Rules – Southeastern Hedge Fund Competition
Declaration of Faculty Coordinator: February 1st, 2019
Submissions Due: March 1st, 2019
Notification of Finalists: March 26th, 2019
Date: April 25th, 2019
Time: 5:00 PM
Location: Georgia State University’s Buckhead Center in Atlanta
The competition is open to teams of students at all colleges and universities in the world. Each team will consist of between one and five undergraduate and/or graduate students and a faculty advisor from the students’ college or university. All students enrolled at the university at any point during the 2017-2018 academic year are eligible to participate. At most two teams from any college or university may submit to the competition. If more than two teams from a college or university want to submit, the faculty coordinator (different position than but potentially same person as the faculty advisor, see below) must decide which two teams will submit. The same faculty member may serve as advisor to both submitting teams.
All submissions must be made through the competition’s website by 11:59 PM EST on Friday, March 2nd, 2018. On the submission page, you will be asked to complete a form indicating the college or university represented by the team, a team name, a title for the proposed investment strategy, the names of the students on the team, the email addresses and academic programs of the students on the team, the name and email address of the faculty member advising the team, and an email address to which all correspondence related to the submission may be sent. You will also be asked to submit a “blind” pdf file that describes the investment strategy. This document may have at most six pages of writing. An additional four pages of tables and figures, including captions, may be included in the document. This document should have the team name and title of the investment strategy at the top of the first page. No other identifying information, such as school name, team member names, or faculty member names, should be indicated on this document. The document must be written so as not to indicate or hint at the submitting team’s school affiliation. This means that the team name and investment strategy title should not hint at the school represented by the team. Guidance on the content of a good submission is given here.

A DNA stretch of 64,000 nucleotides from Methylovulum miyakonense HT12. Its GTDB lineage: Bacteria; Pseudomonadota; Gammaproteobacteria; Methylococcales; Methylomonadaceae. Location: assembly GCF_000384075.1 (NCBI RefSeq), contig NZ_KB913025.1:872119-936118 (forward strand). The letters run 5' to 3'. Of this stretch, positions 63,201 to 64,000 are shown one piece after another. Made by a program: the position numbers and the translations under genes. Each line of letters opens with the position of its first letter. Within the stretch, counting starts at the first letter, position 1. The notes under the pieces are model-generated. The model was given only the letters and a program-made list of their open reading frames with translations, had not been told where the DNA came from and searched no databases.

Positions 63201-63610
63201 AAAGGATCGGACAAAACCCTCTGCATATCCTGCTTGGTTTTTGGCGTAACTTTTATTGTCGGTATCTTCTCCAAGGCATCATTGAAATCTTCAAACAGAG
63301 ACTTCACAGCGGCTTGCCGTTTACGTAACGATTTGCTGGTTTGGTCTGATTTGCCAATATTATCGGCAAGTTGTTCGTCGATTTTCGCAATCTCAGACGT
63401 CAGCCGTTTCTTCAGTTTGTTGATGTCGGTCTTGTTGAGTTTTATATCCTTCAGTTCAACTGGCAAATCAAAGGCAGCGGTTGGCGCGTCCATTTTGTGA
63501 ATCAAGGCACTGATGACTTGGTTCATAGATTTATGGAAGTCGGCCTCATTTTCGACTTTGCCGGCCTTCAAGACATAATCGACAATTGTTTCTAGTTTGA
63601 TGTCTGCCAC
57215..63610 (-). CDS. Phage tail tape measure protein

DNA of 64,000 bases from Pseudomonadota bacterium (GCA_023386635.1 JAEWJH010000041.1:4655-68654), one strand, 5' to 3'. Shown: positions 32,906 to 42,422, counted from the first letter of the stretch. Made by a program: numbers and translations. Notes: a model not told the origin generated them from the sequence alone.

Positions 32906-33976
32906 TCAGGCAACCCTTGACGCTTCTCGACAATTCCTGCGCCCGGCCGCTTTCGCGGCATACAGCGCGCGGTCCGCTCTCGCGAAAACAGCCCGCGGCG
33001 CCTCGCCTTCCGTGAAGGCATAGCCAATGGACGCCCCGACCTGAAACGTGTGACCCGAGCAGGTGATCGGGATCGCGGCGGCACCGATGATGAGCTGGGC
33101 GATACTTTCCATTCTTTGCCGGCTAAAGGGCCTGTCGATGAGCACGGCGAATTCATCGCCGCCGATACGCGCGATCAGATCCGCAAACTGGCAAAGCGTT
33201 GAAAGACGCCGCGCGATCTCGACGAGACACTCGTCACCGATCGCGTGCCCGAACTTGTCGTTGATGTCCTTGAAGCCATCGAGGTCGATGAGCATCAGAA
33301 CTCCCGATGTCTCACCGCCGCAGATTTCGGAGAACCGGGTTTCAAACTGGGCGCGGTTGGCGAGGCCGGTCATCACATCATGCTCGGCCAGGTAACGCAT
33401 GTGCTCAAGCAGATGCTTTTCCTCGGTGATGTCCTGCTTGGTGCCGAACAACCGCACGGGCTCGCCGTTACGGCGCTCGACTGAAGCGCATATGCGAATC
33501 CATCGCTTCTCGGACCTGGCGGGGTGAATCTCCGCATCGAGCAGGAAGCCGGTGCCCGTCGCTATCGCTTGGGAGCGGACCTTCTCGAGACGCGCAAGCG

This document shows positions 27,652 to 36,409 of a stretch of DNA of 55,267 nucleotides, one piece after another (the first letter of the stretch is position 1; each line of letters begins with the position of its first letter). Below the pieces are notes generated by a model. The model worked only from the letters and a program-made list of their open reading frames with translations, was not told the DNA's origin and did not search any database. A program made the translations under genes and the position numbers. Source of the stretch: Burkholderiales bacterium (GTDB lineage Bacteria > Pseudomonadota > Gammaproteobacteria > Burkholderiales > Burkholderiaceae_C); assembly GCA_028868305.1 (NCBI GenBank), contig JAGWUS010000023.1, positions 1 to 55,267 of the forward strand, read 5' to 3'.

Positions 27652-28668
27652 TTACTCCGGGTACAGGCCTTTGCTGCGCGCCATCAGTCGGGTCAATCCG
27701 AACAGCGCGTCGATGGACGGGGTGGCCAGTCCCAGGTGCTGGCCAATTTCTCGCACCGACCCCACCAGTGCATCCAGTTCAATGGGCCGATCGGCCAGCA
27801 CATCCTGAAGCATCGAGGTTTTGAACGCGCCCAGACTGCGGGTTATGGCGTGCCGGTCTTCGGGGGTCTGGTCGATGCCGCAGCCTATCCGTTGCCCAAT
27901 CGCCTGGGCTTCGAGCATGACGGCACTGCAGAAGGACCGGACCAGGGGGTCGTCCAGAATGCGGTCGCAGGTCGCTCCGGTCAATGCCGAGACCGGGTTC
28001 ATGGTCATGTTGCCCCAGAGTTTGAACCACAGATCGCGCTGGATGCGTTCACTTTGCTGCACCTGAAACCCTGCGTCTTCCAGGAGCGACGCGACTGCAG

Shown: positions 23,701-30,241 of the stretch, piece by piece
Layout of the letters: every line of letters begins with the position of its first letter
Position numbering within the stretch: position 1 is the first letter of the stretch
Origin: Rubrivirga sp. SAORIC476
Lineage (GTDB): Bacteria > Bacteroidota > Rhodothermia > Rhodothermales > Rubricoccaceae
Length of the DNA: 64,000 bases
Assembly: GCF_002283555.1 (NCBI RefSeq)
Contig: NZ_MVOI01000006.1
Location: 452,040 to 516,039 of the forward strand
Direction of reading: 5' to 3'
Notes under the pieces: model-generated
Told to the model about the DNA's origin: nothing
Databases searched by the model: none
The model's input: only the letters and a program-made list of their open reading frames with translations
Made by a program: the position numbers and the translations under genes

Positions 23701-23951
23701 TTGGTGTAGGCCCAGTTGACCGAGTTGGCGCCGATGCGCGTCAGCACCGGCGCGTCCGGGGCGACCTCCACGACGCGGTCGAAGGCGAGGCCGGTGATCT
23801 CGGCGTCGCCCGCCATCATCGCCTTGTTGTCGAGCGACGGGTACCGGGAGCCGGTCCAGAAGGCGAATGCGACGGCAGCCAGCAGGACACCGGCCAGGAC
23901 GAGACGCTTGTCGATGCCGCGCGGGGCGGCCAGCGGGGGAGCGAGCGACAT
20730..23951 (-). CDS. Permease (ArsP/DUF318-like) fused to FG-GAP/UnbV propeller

Selection of Finalists
The submissions will be reviewed by a panel of judges chosen by SEHFA. A detailed discussion of the evaluation process can be found here.The top five submissions will be chosen as finalists and invited to the final competition. Teams will be notified of the results of the finalist selection process on Monday, March 26th, 2018.
The final competition will be held on Thursday, April 19th, 2017, at Georgia State University’s Buckhead Center in Atlanta. Each finalist team will present their investment strategy to a panel of SEHFA judges. It is anticipated that the presentation will be an enhancement of the information provided in the initial submission. Each team will have eight minutes to present. The presentations must be done in a manner that does not indicate the school represented by the team. The judges will then have up to seven minutes to ask questions of the team. After seeing all teams present, the judges will confer to determine the first, second, and third place teams. The winners will be announced during a closing ceremony and reception the night of the competition.
Scholarship prizes will be awarded to the top three teams. Hotel accommodations (but not travel) for students on non-local finalist teams will be provided.
Each participating school is asked to select a faculty member to serve as a faculty coordinator by Friday, February 2nd, 2018. The faculty coordinator will serve as a point of contact for distribution of information related to the competition. In the case that a school has more than two teams that want to submit to the competition, the faculty coordinator is responsible for determining which two teams from that school will submit. The faculty coordinator for each school is listed here. If your school is not listed, this means that your school does not yet have a faculty coordinator. Teams at schools without a faculty coordinator should find a faculty member at their school that is willing to serve as the faculty coordinator and inform the competition organizers of who the faculty coordinator will be via email (email@example.com). The faculty coordinator may also serve as a faculty advisor to one or both submitting teams.